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Ontario’s top doctor says COVID-19’s third wave is here, but he would ease restrictions in Toronto and Peel


Ontario’s top doctor says COVID-19’s third wave is here, but he would ease restrictions in Toronto and Peel

Ontario’s chief medical officer says he’s open to easing some outdoor restrictions in Toronto and Peel Region despite an upswing in COVID-19 cases and acknowledged publicly for the first time that the province is into a third wave of the pandemic.

“The question is what kind of wave it will be,” Dr. David Williams said Thursday in reference to the potential severity with more contagious variants circulating at ever-higher levels. “We don’t know right now.”

His comments on the fate of the only two GTA municipalities still in lockdown follows a willingness from Toronto medical officer Dr. Eileen de Villa to allow “modest expansions” in activities, particularly outdoors with COVID-19 fatigue high and temperatures warming up.

She expressed concern about going down a step in the province’s five-tier, colour-coded framework to the less restrictive red tier of public health measures where, for example, haircuts and indoor restaurant dining could resume with capacity limits.

Williams was tight-lipped on what changes will be allowed in his framework changes to be announced Friday and would not be specific when asked if barber shops and hair salons could move outside in a city where do-it-yourself trims and home dye jobs have been the only legal option since late November.

“We hope to be able to come up with some thoughts and ideas on how we might be able to help everybody stay at the task, keeping this third wave under control, because we really don’t want to see it take off in Toronto and Peel,” he told a news conference.

Numbers of cases in both municipalities are edging up, driven by variants of concern that are more dangerous in high-density areas like the GTA, he added. According to the latest provincial statistics, Peel’s cases are up 17 per cent in the last week and Toronto’s 11 per cent.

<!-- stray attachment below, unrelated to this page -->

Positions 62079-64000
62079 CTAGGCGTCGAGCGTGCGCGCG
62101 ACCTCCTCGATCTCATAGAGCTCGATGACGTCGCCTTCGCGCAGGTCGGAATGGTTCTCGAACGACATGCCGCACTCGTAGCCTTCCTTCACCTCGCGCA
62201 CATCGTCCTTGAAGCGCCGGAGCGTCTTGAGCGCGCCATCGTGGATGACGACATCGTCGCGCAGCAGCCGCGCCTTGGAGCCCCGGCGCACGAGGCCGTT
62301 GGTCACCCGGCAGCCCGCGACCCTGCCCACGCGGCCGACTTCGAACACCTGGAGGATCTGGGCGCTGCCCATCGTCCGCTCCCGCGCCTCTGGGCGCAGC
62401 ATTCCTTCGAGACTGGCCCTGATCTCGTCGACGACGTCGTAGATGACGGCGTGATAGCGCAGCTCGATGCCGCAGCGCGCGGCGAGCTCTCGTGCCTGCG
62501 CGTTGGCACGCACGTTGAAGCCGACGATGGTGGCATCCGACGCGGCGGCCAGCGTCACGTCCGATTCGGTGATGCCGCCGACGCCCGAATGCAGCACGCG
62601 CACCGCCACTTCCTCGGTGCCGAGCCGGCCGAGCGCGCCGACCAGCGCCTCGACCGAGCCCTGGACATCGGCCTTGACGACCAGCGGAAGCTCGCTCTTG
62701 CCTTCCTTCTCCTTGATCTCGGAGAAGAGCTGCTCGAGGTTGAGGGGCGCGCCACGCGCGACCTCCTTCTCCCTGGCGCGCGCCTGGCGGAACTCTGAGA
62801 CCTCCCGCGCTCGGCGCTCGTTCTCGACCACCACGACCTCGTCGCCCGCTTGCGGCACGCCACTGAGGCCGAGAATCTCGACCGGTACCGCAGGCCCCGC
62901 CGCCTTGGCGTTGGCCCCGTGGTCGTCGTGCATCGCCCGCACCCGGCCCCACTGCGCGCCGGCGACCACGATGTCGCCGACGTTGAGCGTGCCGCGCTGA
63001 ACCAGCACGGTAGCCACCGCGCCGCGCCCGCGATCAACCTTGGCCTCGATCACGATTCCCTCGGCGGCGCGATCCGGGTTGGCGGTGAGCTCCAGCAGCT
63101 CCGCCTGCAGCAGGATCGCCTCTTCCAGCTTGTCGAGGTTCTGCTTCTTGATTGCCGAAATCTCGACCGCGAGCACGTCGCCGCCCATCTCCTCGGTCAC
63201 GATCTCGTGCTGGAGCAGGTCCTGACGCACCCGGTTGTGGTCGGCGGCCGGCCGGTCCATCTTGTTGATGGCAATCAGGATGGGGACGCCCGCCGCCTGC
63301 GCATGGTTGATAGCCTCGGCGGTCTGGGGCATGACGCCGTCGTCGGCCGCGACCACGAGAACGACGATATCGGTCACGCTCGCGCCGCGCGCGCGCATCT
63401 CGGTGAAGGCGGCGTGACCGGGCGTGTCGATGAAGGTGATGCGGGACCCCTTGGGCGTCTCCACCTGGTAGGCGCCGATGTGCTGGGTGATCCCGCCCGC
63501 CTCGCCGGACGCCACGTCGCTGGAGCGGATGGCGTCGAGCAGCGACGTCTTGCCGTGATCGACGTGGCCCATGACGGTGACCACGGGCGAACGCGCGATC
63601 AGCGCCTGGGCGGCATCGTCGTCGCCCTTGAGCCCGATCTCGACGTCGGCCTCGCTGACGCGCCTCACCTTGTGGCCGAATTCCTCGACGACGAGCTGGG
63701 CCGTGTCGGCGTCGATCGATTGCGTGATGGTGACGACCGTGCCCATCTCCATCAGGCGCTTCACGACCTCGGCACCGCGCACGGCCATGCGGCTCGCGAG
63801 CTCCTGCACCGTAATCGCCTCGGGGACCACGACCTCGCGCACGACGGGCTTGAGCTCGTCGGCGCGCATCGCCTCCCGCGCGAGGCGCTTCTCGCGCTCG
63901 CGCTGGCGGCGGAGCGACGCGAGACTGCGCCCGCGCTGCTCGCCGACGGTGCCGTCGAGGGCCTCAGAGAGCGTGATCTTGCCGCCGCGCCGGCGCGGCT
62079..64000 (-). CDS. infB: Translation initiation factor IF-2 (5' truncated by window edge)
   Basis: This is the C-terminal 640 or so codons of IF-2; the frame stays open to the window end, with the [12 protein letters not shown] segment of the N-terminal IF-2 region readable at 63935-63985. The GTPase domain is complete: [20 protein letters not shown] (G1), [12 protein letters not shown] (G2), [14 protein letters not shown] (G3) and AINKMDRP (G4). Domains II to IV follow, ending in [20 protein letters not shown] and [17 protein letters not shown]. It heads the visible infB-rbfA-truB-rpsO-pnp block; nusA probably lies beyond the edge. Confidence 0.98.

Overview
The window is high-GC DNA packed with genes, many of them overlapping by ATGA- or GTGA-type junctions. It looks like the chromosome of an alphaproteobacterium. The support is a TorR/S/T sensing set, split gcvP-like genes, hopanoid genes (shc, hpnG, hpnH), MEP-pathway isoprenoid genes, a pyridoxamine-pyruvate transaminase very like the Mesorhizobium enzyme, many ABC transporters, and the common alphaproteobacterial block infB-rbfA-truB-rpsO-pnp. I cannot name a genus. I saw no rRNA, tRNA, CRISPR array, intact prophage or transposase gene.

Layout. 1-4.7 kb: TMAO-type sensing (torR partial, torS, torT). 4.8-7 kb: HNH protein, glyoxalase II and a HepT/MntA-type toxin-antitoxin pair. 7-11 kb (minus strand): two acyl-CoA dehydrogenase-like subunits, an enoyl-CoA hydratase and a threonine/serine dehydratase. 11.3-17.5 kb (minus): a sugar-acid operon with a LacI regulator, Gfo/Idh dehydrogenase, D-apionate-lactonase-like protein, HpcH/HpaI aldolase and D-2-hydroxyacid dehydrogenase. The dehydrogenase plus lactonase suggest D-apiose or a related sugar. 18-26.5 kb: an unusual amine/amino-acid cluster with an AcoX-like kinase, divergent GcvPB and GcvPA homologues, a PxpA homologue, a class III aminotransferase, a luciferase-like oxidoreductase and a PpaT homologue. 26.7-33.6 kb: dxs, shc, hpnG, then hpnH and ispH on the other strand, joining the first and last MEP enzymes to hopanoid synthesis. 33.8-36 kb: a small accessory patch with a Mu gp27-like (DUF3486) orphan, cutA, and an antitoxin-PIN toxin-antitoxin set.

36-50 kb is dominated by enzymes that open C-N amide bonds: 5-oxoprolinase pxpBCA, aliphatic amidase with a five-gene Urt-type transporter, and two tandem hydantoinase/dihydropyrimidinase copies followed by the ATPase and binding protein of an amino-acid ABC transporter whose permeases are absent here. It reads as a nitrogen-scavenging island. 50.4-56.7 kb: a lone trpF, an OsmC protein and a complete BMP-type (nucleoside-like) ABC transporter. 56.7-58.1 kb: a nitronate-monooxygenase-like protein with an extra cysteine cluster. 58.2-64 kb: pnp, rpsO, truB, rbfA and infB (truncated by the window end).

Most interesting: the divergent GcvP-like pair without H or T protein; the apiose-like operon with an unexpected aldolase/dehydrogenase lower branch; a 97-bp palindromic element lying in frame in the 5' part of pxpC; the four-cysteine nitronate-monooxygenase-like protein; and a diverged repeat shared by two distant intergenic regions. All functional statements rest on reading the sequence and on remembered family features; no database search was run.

Province-wide, the seven-day average of variants in terms of total COVID-19 cases is 41 per cent, an increase from 32 per cent a week ago.


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“That’s significantly up,” said Williams, who moved Ottawa up a tier into the red zone of restrictions effective Friday after overall cases there doubled in a week and wastewater samples from the city’s sewage system suggested more growth to come.

His acknowledgment of a third wave follows declarations to that effect earlier this week by the Ontario Hospital Association, which pointed to the increase of cases and increasing numbers of COVID-19 patients in intensive care, and by the science table of experts advising Premier Doug Ford’s government.

On Monday, Williams insisted a third wave was “to be determined” but he said a “steady” increase of cases in recent weeks since stay-at-home restrictions were lifted has put the province into a more “precarious position.”

The risk is that variants reach a tipping point and suddenly cause cases to increase exponentially from the 1,553 total cases reported Thursday and a seven-day moving average of 1,427, the highest since Feb. 7.

“We have to be extra cautious in the weeks ahead,” he warned, noting outbreaks could suddenly occur in areas of the province with low levels of COVID-19.

Just days shy of next Wednesday’s provincial budget from Finance Minister Peter Bethlenfalvy, Ford’s government announced it is extending temporary wage increases of $2 to $3 hourly for personal support workers until June 30.

The move will cost $239 million and continues the raises that first took effect in October for personal support workers in nursing homes, home and community care, social services and hospitals as an incentive to stay on the job despite the dangers of COVID-19.

Thousands of health-care workers dealing with nursing-home residents and others have become infected with the virus and 11 have died. Levels of attrition were high in the first wave of the virus, with the hardest-hit nursing homes losing as much as 80 per cent of their staff to illness and absenteeism, leading to horrific conditions for vulnerable residents in some facilities.

Rob Ferguson is a Toronto-based reporter covering Ontario politics for the Star. Follow him on Twitter: @robferguson1

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